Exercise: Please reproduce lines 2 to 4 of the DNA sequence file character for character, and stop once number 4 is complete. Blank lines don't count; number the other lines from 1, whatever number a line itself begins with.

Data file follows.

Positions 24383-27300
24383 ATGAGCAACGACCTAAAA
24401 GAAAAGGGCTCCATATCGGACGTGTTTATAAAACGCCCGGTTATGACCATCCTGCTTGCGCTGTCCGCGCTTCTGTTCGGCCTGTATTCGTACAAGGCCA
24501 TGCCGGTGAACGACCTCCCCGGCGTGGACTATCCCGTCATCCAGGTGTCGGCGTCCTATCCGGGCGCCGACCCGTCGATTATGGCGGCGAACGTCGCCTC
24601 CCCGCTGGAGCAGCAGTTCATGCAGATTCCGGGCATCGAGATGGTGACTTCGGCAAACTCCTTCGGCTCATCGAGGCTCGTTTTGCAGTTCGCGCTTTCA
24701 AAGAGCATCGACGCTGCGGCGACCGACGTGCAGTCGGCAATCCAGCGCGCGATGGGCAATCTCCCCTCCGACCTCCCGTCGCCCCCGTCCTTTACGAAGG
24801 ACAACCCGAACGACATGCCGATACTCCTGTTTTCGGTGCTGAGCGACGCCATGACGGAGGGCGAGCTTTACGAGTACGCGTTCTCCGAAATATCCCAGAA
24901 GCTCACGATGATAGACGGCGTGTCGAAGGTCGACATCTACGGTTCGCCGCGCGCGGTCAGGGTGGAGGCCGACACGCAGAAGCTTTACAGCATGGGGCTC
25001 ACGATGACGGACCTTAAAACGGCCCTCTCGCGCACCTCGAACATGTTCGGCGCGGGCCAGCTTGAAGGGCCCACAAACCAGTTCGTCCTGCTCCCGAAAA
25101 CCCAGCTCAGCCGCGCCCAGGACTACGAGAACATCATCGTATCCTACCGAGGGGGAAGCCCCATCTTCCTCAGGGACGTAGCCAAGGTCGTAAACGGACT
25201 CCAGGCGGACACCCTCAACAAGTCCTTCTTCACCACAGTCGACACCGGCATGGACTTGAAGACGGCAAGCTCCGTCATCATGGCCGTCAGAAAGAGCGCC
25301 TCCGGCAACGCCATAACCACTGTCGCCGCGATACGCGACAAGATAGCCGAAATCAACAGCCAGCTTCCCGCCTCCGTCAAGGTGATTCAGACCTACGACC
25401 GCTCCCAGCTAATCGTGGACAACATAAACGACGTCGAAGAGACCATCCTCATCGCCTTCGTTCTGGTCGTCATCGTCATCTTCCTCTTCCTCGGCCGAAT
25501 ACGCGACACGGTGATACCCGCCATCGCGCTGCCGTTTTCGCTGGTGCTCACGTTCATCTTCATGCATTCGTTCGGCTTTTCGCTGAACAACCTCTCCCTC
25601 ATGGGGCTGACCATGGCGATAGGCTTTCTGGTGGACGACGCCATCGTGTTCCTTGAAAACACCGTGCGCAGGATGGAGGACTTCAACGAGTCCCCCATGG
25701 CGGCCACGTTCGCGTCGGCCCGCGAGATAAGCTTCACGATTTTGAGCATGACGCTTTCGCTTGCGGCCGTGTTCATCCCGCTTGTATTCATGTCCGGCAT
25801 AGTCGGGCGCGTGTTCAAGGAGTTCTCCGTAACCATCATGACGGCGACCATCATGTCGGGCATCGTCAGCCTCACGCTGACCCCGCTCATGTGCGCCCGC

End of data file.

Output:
24383 ATGAGCAACGACCTAAAA
24401 GAAAAGGGCTCCATATCGGACGTGTTTATAAAACGCCCGGTTATGACCATCCTGCTTGCGCTGTCCGCGCTTCTGTTCGGCCTGTATTCGTACAAGGCCA
24501 TGCCGGTGAACGACCTCCCCGGCGTGGACTATCCCGTCATCCAGGTGTCGGCGTCCTATCCGGGCGCCGACCCGTCGATTATGGCGGCGAACGTCGCCTC